Curriculum*-in-the-Making theorizes about the living curriculum as an event that is in the making, for the enacted curriculum is something finished, which, only as an object, can be compared to another object. A living curriculum, understood as an event*-in-the-making, leads to a very different appreciation of just what is happening in a classroom. Events* are understood to be in the making so we cannot know the precise nature of what we witness until after completion has been achieved. This book uses lesson fragments to develop a post-constructivist perspective on curriculum that is grounded in a phenomenological approach concerned with understanding the never-ending movement of life. This leads to radically different forms of understanding of curriculum issues such as the subject, ethics, the role of passibility and passivity, the nature of the response, and the learning paradox.
Learning to Teach by Coteaching
Wolff-Michael Roth and Kenneth Tobin
At the Elbow of Another is about teaching and learning to teach, written from the perspectives and experiences of two educators who teach and, in so doing, learn to teach. Teaching and learning to teach at the elbows of other teachers (including ourselves) provide us with new and different understandings and allow us to describe a different epistemology of teaching. We adopt a first-person perspective on teaching, sometimes our own and at other times that of peers but through the eyes of coparticipants engaged in an activity with the same primary intention of assisting students to learn. Throughout this book, we focus on teaching and learning to teach at different stages of the career ladder and explore different ways of conceiving the roles of researchers, supervisors, evaluators, cooperating teachers, and «new teachers.»
Wolff-Michael Roth and Jacques Desautels
Science Education as/for Sociopolitical Action is about alternative ways of looking at science education. Rather than focusing on the transfer or construction of knowledge, the authors focus on the role of science education as a starting point for engaging students in social action. Sometimes, social action is the starting point and students learn science and about science as they pursue their goals. The authors provide concrete descriptions for curriculum design, or how an alternative curriculum design has worked in practice. This book shows that science education can be radically different from current practice without losing its appeal.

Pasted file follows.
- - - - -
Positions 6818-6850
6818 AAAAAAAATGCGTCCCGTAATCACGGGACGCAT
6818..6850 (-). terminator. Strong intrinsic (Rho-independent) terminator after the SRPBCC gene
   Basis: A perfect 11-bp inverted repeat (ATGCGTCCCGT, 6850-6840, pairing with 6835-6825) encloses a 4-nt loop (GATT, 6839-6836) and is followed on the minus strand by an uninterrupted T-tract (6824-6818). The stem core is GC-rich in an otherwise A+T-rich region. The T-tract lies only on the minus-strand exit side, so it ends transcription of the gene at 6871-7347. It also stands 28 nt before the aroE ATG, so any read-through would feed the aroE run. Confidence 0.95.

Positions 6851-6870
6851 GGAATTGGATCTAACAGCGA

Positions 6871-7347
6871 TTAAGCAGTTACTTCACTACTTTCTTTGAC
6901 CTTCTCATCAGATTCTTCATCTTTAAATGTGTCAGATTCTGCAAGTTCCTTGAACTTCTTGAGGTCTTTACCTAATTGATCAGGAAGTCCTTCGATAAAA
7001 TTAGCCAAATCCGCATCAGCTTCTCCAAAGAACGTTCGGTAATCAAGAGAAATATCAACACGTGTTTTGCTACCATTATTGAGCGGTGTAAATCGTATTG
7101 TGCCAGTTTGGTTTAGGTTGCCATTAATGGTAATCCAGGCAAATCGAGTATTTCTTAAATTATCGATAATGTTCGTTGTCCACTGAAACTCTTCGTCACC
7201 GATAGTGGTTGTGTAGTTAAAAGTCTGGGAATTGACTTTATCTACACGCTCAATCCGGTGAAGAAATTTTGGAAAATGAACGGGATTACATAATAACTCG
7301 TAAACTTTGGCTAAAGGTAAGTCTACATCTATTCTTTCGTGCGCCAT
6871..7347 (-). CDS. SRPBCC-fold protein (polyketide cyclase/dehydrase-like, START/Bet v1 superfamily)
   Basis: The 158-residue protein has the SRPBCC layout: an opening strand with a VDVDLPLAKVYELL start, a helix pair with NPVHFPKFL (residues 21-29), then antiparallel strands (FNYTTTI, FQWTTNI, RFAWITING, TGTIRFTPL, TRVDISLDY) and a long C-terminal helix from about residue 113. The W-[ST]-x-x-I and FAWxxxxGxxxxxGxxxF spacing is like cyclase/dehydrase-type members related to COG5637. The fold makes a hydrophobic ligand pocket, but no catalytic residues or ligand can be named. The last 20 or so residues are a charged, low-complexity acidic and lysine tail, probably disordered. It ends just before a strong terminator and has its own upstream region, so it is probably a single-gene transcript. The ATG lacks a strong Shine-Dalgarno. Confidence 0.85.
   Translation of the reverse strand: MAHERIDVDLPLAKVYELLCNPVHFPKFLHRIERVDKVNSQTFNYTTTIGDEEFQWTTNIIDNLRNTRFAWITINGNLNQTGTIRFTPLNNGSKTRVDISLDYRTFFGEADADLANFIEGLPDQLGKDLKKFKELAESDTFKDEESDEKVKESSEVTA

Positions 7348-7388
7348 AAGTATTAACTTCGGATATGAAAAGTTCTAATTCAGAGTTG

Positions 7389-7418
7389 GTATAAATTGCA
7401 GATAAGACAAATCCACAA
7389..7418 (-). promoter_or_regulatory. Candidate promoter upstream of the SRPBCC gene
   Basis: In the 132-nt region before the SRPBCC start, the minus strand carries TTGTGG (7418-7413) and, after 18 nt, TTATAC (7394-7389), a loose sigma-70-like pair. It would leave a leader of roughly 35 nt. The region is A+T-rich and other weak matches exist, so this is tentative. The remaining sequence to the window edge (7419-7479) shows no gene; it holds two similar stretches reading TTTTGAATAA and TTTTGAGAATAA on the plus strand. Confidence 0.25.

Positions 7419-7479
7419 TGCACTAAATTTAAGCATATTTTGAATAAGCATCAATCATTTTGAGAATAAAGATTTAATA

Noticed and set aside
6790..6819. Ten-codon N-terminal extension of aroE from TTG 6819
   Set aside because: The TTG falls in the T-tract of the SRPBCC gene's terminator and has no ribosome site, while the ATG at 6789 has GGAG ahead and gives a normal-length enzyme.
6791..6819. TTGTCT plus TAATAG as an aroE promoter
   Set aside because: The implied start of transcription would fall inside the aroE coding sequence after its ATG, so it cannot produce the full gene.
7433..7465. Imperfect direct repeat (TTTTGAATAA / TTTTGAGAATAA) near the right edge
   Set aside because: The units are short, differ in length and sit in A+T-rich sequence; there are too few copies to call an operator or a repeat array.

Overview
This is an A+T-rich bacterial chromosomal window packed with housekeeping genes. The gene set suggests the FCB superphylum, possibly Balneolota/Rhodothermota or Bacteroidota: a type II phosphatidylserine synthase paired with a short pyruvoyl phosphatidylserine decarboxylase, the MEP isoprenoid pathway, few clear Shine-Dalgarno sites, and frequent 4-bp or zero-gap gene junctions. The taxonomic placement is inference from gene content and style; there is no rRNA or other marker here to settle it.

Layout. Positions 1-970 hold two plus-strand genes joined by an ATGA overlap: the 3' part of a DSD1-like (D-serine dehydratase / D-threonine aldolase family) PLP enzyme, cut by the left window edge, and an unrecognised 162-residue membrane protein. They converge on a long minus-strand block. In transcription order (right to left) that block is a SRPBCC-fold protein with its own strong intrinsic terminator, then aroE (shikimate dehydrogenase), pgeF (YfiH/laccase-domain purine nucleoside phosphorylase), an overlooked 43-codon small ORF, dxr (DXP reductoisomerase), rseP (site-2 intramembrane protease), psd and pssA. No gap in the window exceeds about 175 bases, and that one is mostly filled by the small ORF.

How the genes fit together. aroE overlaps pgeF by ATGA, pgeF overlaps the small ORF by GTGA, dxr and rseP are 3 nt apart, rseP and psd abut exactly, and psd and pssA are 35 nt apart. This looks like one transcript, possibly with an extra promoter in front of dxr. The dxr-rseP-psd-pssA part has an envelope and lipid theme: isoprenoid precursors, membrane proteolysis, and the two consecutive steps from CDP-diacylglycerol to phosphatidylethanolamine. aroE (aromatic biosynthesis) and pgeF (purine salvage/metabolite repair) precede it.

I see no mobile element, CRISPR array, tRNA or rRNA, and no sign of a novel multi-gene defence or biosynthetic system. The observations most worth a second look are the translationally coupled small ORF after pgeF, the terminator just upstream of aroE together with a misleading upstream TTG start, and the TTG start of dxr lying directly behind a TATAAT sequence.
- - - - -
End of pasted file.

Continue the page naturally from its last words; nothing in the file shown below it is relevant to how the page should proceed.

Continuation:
Wolff-Michael Roth and Kenneth Tobin
Coteaching and cogenerative dialoguing are ways of learning to teach that truly bridge the gap between theory and praxis, as new teachers learn to teach alongside peers and more experienced teachers. These practices are also means of overcoming teacher isolation and burnout. Through cogenerative dialogue sessions, new and experienced teachers, university supervisors, researchers, and administrators are able to create local theory for the purpose of improving teaching and learning. In this book, contributors from four countries report on how coteaching and cogenerative dialoguing worked in their situation.
Wolff-Michael Roth, Kenneth Tobin and Steve Ritchie
Re/Constructing Elementary Science seeks to improve the way science is taught in the elementary school. There are three main contradictions that make it difficult for teachers and students to engage in meaningful activities from which understandings result. The central issues in this book are framed in terms of three dichotomies that lead to tensions arising from the dialectic of opposing aspects of teaching and learning. First, there is a tension between learning as an individual process (cultural production) and as a cultural process (cultural reproduction). Second, there is a tension between science and technology (applied science). Finally, there exists a tension between children’s interaction with nature and their language for describing and explaining nature. Exemplary case studies are featured that show the tremendous capabilities of elementary students to talk about technology and, in the process, to learn to talk science. These case studies are couched in an ongoing professional dialogue among the authors and the requirements to make such exemplary science happen in other classrooms.